There’s two sides to this point however. On the one hand, there’s societal perception of amputees. On the other, there’s the role model aspect for amputees themselves. And while emancipation of the disabled likely thrives best by leaving ‘irrelevant disability’ unmentioned, role model and identification aspects for e.g. amputees rather requires that they be shown, shown and mentioned with self evidence.

In Holland – where I’m from – there’s a few interesting examples of that. Fashion model and arm amputee Debbie van der Putten features in Bijenkorf’s – a higher end chain of department stores – fashion catalogue. She features like the other models, meaning her having one arm isn’t considered relevant, nor a reason for a big commercial business to not expect her to be able to recommend clothing they want to sell.
The above mentioned Marlou van Rhijn also features in a tv commercial for M-Line mattrasses, not something you’d swiftly associate with a top paralympic athlete, but M-Line made a well-reasoned choice. The commercial links product innovation in prosthetics to that in high end bed hardware. And more importantly with respect to societal acceptance of amputees: M-Line apparently considered the specific strength of a paralympic athlete to be the best way to recommend their product.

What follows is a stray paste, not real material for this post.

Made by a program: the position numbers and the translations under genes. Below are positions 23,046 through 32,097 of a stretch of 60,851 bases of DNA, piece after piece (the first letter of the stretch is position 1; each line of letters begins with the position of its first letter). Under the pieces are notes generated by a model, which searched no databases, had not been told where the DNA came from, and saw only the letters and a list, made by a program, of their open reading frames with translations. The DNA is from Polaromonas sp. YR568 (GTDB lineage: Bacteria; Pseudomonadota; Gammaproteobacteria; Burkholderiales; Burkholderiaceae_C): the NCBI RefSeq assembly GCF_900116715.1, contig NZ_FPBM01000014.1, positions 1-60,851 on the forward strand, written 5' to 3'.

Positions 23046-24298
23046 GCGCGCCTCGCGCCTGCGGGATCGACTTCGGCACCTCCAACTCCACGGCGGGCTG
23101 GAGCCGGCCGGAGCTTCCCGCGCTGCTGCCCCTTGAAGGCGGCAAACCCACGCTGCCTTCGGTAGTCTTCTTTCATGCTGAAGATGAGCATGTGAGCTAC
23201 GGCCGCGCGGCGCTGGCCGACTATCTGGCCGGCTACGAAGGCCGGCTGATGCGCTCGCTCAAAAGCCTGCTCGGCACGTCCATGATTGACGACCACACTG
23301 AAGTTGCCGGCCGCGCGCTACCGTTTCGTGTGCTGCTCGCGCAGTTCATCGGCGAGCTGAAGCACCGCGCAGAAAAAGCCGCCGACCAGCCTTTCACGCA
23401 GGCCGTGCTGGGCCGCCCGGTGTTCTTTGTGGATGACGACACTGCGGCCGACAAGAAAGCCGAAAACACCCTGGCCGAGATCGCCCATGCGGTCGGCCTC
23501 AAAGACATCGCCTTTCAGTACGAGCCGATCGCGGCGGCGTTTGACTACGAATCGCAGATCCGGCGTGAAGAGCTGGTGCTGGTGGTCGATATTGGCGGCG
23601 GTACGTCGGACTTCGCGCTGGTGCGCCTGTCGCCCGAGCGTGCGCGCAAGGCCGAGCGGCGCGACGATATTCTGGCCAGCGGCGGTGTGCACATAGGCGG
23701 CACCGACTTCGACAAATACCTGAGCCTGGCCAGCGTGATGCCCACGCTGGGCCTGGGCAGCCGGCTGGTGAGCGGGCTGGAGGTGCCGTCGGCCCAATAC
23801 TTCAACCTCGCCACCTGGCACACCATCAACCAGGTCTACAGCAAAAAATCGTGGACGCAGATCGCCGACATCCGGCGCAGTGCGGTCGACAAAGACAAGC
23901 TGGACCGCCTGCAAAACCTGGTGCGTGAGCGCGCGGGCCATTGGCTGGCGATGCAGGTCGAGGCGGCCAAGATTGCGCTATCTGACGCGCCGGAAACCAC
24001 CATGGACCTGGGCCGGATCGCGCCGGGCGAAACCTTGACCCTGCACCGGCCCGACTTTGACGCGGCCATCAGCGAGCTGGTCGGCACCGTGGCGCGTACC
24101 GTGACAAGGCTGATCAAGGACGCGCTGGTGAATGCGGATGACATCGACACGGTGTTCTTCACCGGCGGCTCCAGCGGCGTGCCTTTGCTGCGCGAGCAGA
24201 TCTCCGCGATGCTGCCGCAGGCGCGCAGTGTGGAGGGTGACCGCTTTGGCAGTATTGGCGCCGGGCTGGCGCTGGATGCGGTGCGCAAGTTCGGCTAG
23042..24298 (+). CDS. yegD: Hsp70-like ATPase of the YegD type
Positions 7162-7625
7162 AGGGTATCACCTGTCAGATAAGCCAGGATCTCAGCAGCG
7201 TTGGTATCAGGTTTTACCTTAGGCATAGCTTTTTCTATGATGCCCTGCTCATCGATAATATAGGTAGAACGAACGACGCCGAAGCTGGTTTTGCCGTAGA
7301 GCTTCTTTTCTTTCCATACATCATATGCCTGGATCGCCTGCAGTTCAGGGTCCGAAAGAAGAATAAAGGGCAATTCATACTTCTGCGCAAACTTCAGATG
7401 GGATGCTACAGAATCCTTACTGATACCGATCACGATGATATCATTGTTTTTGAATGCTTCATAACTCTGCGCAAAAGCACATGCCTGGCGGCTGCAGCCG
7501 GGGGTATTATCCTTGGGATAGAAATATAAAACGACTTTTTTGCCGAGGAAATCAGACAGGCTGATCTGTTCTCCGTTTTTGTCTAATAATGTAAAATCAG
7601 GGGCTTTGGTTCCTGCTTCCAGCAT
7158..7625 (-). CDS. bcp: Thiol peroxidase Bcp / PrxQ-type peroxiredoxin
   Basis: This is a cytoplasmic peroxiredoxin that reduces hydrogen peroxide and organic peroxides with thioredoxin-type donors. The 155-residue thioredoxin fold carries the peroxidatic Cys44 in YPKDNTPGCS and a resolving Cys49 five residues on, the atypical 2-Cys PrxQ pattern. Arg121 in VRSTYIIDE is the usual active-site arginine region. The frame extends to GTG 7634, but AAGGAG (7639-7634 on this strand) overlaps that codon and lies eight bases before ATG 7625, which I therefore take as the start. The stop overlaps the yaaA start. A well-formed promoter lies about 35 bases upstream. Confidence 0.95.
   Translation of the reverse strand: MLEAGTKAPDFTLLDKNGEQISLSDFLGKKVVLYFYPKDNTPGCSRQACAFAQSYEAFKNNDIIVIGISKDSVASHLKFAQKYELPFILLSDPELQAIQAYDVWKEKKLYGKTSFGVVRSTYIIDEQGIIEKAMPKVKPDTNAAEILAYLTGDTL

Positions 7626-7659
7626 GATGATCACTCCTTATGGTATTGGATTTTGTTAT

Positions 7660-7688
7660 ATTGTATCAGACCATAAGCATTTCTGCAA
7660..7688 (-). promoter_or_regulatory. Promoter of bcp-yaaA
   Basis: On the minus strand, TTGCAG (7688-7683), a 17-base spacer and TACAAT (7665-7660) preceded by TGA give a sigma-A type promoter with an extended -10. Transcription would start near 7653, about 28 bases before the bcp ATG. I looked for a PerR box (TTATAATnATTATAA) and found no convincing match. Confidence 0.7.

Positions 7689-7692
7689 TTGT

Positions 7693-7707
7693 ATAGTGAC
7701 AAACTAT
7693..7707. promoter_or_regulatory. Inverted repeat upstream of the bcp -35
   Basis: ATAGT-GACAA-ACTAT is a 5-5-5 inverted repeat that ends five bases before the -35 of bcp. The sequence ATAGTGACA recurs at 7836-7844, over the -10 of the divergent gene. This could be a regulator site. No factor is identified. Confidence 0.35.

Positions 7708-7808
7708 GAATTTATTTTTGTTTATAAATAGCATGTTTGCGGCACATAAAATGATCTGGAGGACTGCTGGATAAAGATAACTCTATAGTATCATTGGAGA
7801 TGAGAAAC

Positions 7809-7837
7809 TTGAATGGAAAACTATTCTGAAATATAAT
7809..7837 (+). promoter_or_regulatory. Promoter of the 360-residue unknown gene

There’s a delicate balance in transferring this to an erotic context, and it’s not the least because of the devotee phenomenon. Devotees like to see themselves as the front runners of acceptance of ‘different beauty’, but I’d rather say their fetishising it is not helping. Amputees themselves often have an issue with it – and rightly so – and it may well be a stand in the way of any acceptance not feeding on specific erotic likings.
The thing to strive for, I think, is to let different beauty and its erotic significance be as accepted as any other beauty. It’s the missing leg or arm being a less common and nonetheless attractive body part we need to head for. What we need is ‘normal’ erotic acceptance of the stump, stripped of unnecessary qualifications of disability, replaced by a fetish free appreciation of its uniqueness, including a mutual erotic enjoyment of ‘new opportunities’ offered. I’m obviously filling in here, but I’m guessing an amputee will only feel genuinely free if her stump is unburdened by the objectifying loadenness of fetish.

On our way to that, we need idols. Not just amputees do, we all do. Perhaps we need them more than amputees would. And it’s amputees modelling and being professionally active like any other who are the front runners, not the devotees. They themselves are the ones making the shift towards their own acceptance, including their ‘aesthetic acceptance’. By not letting their amputation be a reason not to follow professional ambitions, and by presenting the world with role model examples.
I’ve said it before: we’re creatures of habit; we need to see things often to consider them normal. Normality is influenced by frequency of occurrence, and more amputee (role) models are bringing normality closer. And in this blog I’m rather carelessly leaving that largely out: society should also give them a chance to bring that closer. Personal ambition is a necessary condition, sadly it’s not a sufficient one, and in that respect there’s still a hell of a lot that needs to change.

That leaves us then with defining when we should call the amputee’s different beauty societally accepted. I thought about it, and came up with the answer pretty quickly.

Yes, indeed: an amputee Bond girl.